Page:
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Female Railway Workers in WWII

Price £19.99


During World War II women took on railway roles which were completely new to females. They worked as porters and guards, on the permanent way, and in maintenance and workshop operations. In this hardback book, the author Susan Major features the voices of women talking about their wartime railway experiences, using interviews by the Friends of the National Railway Museum.

A number of women who worked on the Somerset & Dorset are featured in this book including:-

Joyce Bell who worked as a lengthwoman on the line from Highbridge to Evercreech. Redundant when men were demobbed at end of war.

Freda Box was a crossing keeper with husband at Bruton Crossing from 1938. Her husband was called up in 1940, so they left, but returned in 1947, until the crossing closed in 1964.

Norah Cook started working for the railway in 1942, as a passenger clerk at Highbridge Station. She had to move on in 1946 when men came back but got a similar job at Shapwick. Then transferred to Highbridge Goods Office. Had married a driver by this time. Eventually had to leave as cattle cake dust led to her asthma.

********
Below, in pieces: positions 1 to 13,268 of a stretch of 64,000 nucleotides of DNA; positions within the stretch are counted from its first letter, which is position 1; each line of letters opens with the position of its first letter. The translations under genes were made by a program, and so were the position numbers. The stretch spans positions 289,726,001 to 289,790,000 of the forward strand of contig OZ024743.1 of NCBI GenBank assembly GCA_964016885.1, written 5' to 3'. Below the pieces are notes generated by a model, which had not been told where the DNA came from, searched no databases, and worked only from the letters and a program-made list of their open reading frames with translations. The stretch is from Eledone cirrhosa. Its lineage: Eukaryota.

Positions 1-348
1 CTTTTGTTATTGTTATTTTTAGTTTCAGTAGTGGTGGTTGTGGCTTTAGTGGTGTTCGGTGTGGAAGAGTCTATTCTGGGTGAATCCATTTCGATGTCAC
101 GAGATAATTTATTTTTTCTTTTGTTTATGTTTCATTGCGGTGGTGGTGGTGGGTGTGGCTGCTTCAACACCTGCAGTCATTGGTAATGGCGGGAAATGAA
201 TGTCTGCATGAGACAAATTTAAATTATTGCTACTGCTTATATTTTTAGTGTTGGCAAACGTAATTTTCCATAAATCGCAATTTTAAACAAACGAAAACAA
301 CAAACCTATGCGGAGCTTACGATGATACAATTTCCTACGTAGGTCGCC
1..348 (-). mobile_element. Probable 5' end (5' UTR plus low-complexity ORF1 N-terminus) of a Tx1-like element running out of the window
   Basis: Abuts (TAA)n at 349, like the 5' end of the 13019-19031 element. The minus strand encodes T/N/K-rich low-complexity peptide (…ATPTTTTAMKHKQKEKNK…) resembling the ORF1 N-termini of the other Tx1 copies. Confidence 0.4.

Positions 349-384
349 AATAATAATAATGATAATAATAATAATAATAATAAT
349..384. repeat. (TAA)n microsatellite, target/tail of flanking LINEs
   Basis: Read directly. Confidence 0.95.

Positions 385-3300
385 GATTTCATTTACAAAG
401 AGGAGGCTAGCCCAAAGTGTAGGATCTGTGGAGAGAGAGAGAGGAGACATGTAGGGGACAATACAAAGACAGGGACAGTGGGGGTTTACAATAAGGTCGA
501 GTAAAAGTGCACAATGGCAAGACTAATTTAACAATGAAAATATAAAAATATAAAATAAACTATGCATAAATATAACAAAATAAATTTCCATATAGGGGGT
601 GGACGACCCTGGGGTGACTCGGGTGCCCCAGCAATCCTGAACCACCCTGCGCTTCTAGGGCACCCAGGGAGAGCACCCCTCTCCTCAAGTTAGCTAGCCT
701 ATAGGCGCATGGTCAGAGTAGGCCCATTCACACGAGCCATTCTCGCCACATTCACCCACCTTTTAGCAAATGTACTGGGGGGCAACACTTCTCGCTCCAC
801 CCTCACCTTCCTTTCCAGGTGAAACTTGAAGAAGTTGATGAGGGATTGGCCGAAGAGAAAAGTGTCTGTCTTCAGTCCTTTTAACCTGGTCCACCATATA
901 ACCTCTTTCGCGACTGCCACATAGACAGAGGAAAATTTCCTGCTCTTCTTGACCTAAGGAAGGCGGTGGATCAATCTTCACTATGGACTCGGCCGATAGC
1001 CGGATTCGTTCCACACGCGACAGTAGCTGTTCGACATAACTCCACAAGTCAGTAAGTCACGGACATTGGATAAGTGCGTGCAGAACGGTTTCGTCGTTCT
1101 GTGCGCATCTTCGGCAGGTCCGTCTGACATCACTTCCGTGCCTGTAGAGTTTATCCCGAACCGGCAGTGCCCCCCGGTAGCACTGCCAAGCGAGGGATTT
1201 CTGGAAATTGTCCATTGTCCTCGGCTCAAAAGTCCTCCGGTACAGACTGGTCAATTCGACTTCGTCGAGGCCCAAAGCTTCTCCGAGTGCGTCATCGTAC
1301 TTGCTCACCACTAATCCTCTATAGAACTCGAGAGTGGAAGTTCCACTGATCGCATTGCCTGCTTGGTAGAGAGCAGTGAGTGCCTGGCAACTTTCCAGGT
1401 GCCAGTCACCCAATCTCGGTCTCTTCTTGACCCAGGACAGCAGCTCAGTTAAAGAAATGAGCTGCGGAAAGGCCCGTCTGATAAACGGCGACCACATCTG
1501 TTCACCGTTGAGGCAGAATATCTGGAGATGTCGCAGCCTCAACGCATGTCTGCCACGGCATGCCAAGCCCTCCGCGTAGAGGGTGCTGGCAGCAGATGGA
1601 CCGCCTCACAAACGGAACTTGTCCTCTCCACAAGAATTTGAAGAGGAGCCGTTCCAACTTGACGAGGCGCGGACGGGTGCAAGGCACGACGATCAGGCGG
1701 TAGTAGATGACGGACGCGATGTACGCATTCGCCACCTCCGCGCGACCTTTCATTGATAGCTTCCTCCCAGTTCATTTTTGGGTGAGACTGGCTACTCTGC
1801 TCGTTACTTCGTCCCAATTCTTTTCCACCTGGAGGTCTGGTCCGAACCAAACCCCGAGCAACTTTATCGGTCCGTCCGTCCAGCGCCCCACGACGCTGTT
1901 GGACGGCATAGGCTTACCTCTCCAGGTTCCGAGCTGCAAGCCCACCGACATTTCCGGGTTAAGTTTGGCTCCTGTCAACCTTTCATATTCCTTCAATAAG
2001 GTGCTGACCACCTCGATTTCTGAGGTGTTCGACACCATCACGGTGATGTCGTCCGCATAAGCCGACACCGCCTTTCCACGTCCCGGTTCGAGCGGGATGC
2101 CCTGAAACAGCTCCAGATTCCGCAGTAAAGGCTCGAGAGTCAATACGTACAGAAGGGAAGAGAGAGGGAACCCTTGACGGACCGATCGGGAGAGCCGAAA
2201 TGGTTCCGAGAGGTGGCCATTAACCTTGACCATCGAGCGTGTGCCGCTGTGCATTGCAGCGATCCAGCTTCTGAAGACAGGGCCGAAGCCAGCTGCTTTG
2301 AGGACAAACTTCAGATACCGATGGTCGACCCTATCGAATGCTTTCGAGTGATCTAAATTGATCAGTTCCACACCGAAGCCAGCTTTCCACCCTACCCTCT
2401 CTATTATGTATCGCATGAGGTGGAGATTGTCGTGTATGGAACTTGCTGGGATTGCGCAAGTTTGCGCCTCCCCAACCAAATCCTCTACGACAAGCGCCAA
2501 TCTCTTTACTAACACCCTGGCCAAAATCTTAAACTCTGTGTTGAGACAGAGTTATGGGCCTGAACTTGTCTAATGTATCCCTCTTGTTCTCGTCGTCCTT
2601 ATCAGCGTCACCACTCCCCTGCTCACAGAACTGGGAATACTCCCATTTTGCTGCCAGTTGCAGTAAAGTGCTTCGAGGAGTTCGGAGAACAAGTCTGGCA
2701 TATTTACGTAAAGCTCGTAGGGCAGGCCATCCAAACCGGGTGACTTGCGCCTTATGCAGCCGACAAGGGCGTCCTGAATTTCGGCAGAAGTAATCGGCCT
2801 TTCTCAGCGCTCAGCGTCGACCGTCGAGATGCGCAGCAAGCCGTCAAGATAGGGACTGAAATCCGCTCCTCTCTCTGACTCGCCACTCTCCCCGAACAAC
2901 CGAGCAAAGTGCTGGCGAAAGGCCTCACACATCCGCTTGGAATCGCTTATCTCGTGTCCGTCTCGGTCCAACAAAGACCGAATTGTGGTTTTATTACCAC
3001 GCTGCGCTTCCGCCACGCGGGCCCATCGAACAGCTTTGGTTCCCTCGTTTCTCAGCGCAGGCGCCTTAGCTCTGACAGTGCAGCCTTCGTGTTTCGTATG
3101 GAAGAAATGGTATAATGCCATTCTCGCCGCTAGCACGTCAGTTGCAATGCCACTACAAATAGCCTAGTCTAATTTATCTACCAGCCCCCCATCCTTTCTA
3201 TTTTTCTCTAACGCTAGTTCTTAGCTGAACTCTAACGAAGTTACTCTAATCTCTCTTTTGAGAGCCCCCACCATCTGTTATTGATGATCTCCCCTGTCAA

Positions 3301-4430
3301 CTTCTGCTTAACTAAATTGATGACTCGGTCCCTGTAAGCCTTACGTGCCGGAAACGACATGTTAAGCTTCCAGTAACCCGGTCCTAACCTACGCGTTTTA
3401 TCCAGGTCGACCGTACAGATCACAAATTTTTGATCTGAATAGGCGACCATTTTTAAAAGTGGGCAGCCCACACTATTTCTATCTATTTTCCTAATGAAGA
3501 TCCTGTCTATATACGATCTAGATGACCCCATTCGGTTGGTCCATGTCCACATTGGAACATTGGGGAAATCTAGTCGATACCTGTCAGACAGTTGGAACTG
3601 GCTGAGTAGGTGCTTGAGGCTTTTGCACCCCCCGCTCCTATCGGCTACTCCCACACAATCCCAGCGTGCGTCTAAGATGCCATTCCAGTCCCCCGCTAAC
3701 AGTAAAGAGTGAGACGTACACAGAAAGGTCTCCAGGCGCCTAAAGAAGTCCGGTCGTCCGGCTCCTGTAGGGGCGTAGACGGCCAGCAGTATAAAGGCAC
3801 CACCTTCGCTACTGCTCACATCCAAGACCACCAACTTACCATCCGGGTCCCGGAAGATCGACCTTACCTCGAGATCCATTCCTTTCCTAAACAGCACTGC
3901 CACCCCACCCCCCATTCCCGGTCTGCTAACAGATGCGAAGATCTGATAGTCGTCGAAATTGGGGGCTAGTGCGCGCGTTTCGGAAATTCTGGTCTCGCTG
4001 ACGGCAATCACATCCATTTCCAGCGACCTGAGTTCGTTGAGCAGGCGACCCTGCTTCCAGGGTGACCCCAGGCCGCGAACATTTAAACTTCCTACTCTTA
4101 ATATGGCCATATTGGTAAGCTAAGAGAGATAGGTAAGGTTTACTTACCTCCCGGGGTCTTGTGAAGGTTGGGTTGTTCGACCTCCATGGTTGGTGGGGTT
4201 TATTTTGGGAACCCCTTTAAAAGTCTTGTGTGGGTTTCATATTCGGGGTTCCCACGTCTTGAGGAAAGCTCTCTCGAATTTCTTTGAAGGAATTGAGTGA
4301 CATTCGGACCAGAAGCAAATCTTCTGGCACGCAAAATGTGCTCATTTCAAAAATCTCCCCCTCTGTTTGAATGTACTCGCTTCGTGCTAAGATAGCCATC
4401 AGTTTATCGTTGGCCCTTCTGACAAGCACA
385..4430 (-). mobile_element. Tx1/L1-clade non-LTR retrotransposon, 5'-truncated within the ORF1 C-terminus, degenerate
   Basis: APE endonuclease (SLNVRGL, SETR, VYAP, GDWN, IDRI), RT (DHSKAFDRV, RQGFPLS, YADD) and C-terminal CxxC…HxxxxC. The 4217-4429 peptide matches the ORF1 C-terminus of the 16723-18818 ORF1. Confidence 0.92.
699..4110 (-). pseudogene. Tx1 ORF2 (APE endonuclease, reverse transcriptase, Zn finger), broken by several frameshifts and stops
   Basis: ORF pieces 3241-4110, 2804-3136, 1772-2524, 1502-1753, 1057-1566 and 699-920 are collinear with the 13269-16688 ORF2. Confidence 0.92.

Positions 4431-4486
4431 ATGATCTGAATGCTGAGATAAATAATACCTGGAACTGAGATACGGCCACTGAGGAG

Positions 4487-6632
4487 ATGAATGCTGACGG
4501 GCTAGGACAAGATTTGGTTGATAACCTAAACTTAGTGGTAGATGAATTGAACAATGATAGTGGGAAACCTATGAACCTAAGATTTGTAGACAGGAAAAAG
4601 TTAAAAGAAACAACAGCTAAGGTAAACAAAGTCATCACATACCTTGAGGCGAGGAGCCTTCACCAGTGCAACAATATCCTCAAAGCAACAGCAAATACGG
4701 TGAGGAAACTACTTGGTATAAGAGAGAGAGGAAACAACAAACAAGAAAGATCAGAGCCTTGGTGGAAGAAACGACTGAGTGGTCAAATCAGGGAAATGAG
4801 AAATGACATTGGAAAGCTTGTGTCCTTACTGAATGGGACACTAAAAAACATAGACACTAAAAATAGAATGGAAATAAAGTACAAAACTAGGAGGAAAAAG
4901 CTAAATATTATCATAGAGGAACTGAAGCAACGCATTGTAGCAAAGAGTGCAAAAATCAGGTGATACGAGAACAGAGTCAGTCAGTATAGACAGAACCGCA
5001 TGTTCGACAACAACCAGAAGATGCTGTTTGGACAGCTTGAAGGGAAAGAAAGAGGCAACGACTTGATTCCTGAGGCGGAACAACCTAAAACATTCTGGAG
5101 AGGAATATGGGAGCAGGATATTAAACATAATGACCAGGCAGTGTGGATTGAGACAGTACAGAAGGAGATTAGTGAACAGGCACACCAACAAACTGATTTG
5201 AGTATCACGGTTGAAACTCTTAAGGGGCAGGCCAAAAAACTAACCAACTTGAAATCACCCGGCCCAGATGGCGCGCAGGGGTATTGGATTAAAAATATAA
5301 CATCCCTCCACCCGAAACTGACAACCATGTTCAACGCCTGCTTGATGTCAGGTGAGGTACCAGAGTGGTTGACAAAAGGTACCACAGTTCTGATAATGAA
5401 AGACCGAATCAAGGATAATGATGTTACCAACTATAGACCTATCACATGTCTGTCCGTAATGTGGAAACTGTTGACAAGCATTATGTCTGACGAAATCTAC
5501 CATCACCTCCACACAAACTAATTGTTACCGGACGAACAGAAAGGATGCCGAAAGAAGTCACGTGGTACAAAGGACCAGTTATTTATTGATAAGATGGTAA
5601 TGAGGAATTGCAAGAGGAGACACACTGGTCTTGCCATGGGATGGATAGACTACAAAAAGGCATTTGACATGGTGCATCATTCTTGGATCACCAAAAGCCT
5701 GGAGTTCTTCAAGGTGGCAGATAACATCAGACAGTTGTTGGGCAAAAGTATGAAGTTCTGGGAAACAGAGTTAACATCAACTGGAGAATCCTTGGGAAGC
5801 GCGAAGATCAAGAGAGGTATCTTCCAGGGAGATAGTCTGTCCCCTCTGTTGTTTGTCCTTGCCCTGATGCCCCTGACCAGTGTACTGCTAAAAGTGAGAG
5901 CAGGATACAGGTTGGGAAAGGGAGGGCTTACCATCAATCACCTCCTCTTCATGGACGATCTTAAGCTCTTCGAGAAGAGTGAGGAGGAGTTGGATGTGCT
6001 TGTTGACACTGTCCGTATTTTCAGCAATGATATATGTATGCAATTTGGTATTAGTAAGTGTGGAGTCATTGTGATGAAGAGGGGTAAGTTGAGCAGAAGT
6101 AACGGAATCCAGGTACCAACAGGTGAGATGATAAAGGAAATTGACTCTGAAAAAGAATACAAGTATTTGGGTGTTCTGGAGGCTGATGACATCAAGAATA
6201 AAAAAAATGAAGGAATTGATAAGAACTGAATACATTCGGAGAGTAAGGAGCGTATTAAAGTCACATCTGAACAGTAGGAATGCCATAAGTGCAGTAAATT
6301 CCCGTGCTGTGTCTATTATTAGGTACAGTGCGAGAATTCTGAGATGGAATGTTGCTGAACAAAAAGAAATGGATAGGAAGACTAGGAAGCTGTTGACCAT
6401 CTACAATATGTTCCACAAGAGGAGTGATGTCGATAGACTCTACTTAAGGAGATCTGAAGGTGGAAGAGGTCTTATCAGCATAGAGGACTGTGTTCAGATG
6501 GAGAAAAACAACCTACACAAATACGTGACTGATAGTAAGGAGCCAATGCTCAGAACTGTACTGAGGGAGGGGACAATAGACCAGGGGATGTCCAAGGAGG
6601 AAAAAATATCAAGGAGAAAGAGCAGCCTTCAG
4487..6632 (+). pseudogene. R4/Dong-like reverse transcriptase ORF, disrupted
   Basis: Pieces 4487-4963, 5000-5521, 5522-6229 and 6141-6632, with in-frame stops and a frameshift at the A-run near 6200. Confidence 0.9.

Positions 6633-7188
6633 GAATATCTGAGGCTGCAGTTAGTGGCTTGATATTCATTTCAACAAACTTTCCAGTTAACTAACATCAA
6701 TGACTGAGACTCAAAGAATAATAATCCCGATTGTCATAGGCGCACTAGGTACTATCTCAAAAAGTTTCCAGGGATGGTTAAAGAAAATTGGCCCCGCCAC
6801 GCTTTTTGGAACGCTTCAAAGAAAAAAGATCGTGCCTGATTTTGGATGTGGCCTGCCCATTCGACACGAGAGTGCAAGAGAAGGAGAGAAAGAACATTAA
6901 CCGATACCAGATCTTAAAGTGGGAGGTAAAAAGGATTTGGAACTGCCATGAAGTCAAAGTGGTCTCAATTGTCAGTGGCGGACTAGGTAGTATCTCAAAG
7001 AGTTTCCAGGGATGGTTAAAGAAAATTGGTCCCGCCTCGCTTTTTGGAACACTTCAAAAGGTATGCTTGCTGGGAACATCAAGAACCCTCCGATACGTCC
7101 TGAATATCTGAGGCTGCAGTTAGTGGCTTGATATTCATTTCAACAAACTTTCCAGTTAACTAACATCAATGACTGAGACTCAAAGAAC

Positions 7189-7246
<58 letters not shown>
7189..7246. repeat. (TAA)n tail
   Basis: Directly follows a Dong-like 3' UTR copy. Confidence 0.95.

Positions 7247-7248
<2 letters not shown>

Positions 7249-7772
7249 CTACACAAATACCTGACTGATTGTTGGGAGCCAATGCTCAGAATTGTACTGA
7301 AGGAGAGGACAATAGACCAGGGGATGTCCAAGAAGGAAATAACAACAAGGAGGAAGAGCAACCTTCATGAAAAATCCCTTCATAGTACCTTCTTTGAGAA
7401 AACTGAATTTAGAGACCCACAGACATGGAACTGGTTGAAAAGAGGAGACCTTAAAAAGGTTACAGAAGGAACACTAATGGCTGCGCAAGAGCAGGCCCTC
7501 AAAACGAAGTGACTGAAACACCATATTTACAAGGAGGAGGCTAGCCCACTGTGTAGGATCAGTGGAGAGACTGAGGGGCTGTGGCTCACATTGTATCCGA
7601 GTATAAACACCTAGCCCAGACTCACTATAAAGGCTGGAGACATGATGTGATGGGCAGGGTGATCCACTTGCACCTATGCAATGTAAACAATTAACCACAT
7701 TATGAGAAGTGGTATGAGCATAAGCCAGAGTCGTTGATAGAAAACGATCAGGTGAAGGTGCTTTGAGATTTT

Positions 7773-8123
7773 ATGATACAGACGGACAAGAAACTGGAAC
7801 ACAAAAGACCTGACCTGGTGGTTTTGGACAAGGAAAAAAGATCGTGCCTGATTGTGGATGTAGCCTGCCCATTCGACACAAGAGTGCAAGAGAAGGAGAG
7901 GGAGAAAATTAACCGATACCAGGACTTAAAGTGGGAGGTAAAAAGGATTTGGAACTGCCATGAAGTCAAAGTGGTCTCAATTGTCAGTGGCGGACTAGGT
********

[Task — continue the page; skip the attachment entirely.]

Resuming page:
Betty Cox started at Evercreech Junction as the first girl porter there in 1940. Later two more joined. She left when the men came back.

Doris Dunning’s her first husband was a ganger who was killed. She later married another railway worker and worked as an oiler and greaser around Highbridge.

Phyllis Parsons worked as a passenger guard at Templecombe, joining in 1944. Left on her 20th birthday when she was called up, after less than two years on the railway.

Emily Poole started as a booking clerk at Evercreech New in 1941, then moved to Shepton Mallet in 1942, first as a goods clerk, later as a booking and parcels clerk.